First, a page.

Most genre fans will recognize Lemons’ name from her onscreen role as Virginia Madsen’s doomed pal from Candyman. I found this title on not one, but TWO online lists of “best horror films by Black directors,” so even though I might question its place within the genre, the Internet clearly knows better. Granted, there is some psychic action with two rival fortune tellers having visions of tragedy befalling a Louisiana family headed by affluent local doctor Samuel L. Jackson and his devoted wife Lynn Whitfield. And there are a few mysterious goings-on and a couple corpses by the final reel, so I suppose it qualifies on some level. That said, while I found it to be a fine film (Roger Ebert gave it four stars), anyone looking for a true chiller thriller ought to move on down the line.

    KINDRED (2020)
    d. Joe Marcantonio (UK)

    A young Black woman, Charlotte (Tamara Lawrence), eager for she and her boyfriend to get the hell out from under his overbearing mother’s (Fiona Shaw) thumb, finds herself pregnant, widowed, and imprisoned in short succession. The remainder of the film sees Charlotte being stymied at every turn as she attempts to flee the remote English mansion, with literally everyone in the household and the town seemingly conspiring to keep her trapped until the baby arrives. Not only that, she feels as though she is being slowly drugged by things in her tea and food. You’d be forgiven if you said that it sounds a little like Rosemary’s Baby, because it absolutely does, minus any supernatural bent. Still a decent watch though.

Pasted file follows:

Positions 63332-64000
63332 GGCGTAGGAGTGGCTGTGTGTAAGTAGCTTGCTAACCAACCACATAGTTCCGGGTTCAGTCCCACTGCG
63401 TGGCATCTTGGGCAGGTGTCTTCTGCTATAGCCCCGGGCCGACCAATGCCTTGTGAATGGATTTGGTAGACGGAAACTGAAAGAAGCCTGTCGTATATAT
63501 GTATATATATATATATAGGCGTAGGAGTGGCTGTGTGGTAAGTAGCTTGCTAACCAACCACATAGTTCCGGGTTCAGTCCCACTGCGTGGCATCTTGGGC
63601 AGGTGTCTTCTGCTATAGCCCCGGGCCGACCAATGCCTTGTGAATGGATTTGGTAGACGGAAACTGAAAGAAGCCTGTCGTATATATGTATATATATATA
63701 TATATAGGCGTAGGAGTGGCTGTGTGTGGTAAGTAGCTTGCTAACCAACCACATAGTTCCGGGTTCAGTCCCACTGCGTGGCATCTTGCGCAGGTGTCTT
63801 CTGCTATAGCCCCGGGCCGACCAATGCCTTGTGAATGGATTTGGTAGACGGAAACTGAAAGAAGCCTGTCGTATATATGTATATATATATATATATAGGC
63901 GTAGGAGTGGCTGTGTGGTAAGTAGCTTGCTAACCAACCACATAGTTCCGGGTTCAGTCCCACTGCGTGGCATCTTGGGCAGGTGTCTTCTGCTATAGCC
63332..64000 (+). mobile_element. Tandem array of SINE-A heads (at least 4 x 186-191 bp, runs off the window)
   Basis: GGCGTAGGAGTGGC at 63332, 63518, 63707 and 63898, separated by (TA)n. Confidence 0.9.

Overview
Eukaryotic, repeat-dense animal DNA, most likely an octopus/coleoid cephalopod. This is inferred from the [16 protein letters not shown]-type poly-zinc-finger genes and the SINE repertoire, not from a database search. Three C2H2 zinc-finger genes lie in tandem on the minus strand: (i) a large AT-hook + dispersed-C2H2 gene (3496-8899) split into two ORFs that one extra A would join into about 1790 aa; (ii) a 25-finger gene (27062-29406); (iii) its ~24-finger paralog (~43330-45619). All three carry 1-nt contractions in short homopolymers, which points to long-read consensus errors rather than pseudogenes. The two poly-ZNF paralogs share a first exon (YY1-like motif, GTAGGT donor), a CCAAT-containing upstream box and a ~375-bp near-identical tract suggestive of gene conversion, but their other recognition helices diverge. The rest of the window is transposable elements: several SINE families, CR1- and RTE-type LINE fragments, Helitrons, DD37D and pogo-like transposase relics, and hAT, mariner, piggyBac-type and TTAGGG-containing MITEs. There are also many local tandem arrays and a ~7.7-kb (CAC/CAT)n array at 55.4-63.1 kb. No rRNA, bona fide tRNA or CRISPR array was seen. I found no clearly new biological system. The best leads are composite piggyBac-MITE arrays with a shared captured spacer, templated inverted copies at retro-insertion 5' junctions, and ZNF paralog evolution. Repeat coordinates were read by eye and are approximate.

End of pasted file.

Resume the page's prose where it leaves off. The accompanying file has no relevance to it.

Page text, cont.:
BELOVED (1998)
    d. Jonathan Demme (USA)

    Having already found myself making excuses for the inclusion of Eve’s Bayou, I could barely bring myself to mention this adaptation of Toni Morrison’s acclaimed novel starring Oprah Winfrey and Danny Glover. But, truth be told, it was a fascinating experience watching a film with all manner of genre trappings (poltergeists whipping the family dog around to the point where its eye pops out, ghosts of dead children haunting the house, the grown-up version of a dead infant shows up on the doorstep and seduces her way into her former family) that absolutely refuses to give into the horrors. Much like the narrator in Crimson Peak says, “This is not a ghost story. It’s a story with a ghost in it.” Which would have been much easier to take if it hadn’t also been three hours long.

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    • Jon, here’s that movie I was telling you about. I actually watched in 10 years ago… for another one of the Army Missions! (KRYPTIC ARMY MARCH 2011 ASSIGNMENT: INSECT INVADERS)

      Bugged (1997)
      d. Ronald K. Armstrong (USA)

      Produced under the Troma umbrella, this enthusiastically low budget creepy crawler flick has more going for it than you would expect. For starters, it knows its limitations and when it runs up against them, it knows to embrace the cheesiness with both barrels. Secondly, it’s one of the very few horror efforts with an all African-American cast. The rudimentary plotline focuses on a pest extermination service which, following a fender bender, inadvertently scoops up an experimental enhancement drug and dumps it into their spray canisters. Before you know it, the little six-legged terrors are no longer so little, and now come equipped with exaggerated munchy faces and cartoon voices. There’s also some amusing byplay between sexy poet Priscilla K. Basque and lead bugkiller Armstrong (who also wrote, produced, directed, edited…and probably baked cookies for the crew as well). While not a great movie, if you’re in the right mood, it can be a lot of fun.